Michelle Malkin
Windmills and candles and warm woolen mittens. Staticky sparks from the fur of small kittens. Campfires and solar panels and thermal paddings. These are a few of the favorite things that radical environmentalists would rather rely on for warmth, light, and electricity than the modern power plant. To the delight of eco-Luddites, energy shortages in California and the Pacific Northwest are forcing residents to live like 17th-century peasants. The Seattle Times urged readers this week to turn down their thermostats to 50 degrees at night. "Wear a sweater and throw another blanket on the bed," the paper flippantly editorialized. Others pine for subsidized sunshine sources. "If there were sufficient state or federal incentives for using solar power," one San Francisco Chronicle reader bemoaned, "there wouldn't be an energy crisis." Good luck convincing the denizens of Silicon Valley -- and everywhere else, for that matter -- to unplug their computers and wrap their roofs in tin foil. As author and Manhattan Institute fellow Peter Huber writes: "Wind, solar and other 'alternative' energies sound great in theory, but they rarely make much economic or environmental sense in practice. They require a lot of expensive, unreliable hardware. And they generally use more land to deliver less energy." Huber and fellow energy consultant Mark P. Mills estimate that the use of home and office computers, phone lines, printers, fax machines, and other peripheral devices accounted for 13 percent of America's energy use last year. Internet-related energy usage will likely rise to 35 percent or more by the end of the next decade, they project. In the midst of this high-tech-driven power crisis, Calif. Gov. Gray Davis took the laughable step of turning off the Christmas tree lights at the Sacramento capitol and urging homeowners to do the same. Every hapless home improvement wannabe knows it takes more energy to put up those darned lights in one afternoon than they consume over the entire course of the holidays. On a serious note, Davis and the state's left-wing consumer groups attack electricity deregulation for the West Coast's energy woes. But the real Grinches are naysaying activists and bureaucrats who continue to stand in the way of a truly free market in electricity. Although much ado has been made since the Golden State passed electricity "deregulation" measures in 1996, high prices and red tape remain. It's government failure, not market failure, that short-circuited success. While demand for electricity has skyrocketed, government officials continued to clamp down on supply. Overzealous air-quality laws, environmental permit applications, and siting paperwork have slowed the construction process to a near-halt. No new major generating plants have been built in over a decade. Only in the past year did the state Legislature pass fast-track measures to lower the regulatory barriers to building new plants. The 1996 law also forced power companies to obtain regulator approval before doing major repairs or refits. In addition, new competitors from out-of-state were frozen out of the market. The state required utilities to buy power through two pools run by quasi-governmental agencies and kept tight rate caps in place, distorting price signals. Adrian Moore, director of economic policy at Reason Public Policy Institute, puts it plainly: "The fact is, California embarked not on deregulation of the electricity market at all, but 'restructuring.' While the generation of electricity was partly deregulated, additional regulation and controls were placed on the rest of the system. The result is not a market, but a hash of semi-markets run by a government body ... so complex that no one fully understands what is happening." In fact, Moore notes, "California's electricity 'deregulation' law violated most basic principles of deregulation -- it discouraged entry into the market, it restricts expansion of capacity, and it sustains the old systems and rules that defy competition." Panicked politicians and environmental activists are calling for a return to the good old days of the electric monopoly. But centralized control is the reason for this year's outages, not the solution --- and it would do nothing to alleviate the supply problem caused by continued opposition to new plant construction. The green NIMBYs' power trip is enough to give you the shivers.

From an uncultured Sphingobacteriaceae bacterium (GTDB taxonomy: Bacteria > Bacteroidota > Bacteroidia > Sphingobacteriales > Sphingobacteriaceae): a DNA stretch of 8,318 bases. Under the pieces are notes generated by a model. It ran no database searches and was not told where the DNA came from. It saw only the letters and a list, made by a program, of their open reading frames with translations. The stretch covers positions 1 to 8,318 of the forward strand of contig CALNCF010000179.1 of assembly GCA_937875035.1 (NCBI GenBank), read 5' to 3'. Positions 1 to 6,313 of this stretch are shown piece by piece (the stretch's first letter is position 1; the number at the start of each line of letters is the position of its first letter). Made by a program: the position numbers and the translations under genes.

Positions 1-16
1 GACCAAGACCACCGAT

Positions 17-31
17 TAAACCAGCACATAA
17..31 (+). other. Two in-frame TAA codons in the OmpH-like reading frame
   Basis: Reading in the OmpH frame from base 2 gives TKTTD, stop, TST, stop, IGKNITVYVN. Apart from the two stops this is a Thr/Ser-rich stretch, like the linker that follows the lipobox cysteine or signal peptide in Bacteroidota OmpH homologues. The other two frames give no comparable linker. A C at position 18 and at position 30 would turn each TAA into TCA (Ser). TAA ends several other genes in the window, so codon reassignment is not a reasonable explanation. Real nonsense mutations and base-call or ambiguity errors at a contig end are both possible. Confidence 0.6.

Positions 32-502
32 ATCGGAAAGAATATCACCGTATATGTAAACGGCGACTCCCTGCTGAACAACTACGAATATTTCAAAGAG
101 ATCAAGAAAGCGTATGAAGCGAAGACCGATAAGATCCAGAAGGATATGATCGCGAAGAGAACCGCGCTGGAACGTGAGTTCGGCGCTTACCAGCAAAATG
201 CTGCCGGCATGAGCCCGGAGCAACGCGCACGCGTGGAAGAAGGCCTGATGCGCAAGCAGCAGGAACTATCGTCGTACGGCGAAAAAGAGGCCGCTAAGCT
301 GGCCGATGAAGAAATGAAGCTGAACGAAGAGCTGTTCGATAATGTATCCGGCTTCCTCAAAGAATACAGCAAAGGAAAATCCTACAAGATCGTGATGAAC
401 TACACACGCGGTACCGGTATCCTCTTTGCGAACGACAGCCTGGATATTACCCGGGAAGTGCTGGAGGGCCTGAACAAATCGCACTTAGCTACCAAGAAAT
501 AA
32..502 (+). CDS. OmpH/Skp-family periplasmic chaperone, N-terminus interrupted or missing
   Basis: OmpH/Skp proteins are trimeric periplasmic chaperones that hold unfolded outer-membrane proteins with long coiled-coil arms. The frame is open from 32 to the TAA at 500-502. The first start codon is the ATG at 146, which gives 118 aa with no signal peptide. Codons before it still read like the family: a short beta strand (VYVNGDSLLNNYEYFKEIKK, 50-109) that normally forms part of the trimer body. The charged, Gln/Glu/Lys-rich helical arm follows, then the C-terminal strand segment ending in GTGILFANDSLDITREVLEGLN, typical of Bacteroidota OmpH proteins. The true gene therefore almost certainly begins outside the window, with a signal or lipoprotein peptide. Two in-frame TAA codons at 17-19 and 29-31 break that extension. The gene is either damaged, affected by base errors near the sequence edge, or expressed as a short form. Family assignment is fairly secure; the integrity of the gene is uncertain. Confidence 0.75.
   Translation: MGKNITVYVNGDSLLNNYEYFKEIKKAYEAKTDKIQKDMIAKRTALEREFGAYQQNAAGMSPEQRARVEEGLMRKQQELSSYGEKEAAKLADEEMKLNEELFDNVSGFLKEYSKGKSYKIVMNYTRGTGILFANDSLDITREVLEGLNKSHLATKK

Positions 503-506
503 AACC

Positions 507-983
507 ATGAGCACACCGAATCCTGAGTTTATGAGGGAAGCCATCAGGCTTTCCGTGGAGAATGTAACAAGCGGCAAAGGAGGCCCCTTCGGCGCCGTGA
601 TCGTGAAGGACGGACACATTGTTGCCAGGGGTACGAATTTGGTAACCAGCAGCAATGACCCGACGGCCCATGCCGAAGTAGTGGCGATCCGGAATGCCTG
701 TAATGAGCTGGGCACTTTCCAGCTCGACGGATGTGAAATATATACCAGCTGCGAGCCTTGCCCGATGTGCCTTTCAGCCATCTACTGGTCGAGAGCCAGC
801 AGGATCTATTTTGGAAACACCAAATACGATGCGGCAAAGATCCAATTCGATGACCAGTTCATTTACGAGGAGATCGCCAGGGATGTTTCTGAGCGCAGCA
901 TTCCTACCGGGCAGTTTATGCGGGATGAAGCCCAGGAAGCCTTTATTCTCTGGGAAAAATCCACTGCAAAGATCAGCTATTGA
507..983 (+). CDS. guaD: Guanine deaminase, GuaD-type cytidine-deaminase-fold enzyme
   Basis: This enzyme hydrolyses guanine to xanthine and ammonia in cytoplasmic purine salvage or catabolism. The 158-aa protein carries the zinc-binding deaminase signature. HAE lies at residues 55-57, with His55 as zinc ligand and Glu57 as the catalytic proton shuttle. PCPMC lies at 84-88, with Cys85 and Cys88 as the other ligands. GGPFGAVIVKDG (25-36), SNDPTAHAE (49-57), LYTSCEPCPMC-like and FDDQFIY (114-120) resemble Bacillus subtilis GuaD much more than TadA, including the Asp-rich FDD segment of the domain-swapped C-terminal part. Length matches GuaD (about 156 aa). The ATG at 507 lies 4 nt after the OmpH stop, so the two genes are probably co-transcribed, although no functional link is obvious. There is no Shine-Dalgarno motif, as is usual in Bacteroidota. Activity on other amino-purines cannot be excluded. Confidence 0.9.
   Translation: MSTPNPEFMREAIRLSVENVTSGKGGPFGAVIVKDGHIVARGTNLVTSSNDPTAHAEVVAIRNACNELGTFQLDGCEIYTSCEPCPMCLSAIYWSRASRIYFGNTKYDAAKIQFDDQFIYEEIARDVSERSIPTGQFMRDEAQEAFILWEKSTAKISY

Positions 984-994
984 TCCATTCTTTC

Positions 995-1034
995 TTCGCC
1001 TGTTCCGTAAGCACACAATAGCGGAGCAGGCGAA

Michelle Malkin

Michelle Malkin is the author of "Culture of Corruption: Obama and his Team of Tax Cheats, Crooks & Cronies" (Regnery 2010).

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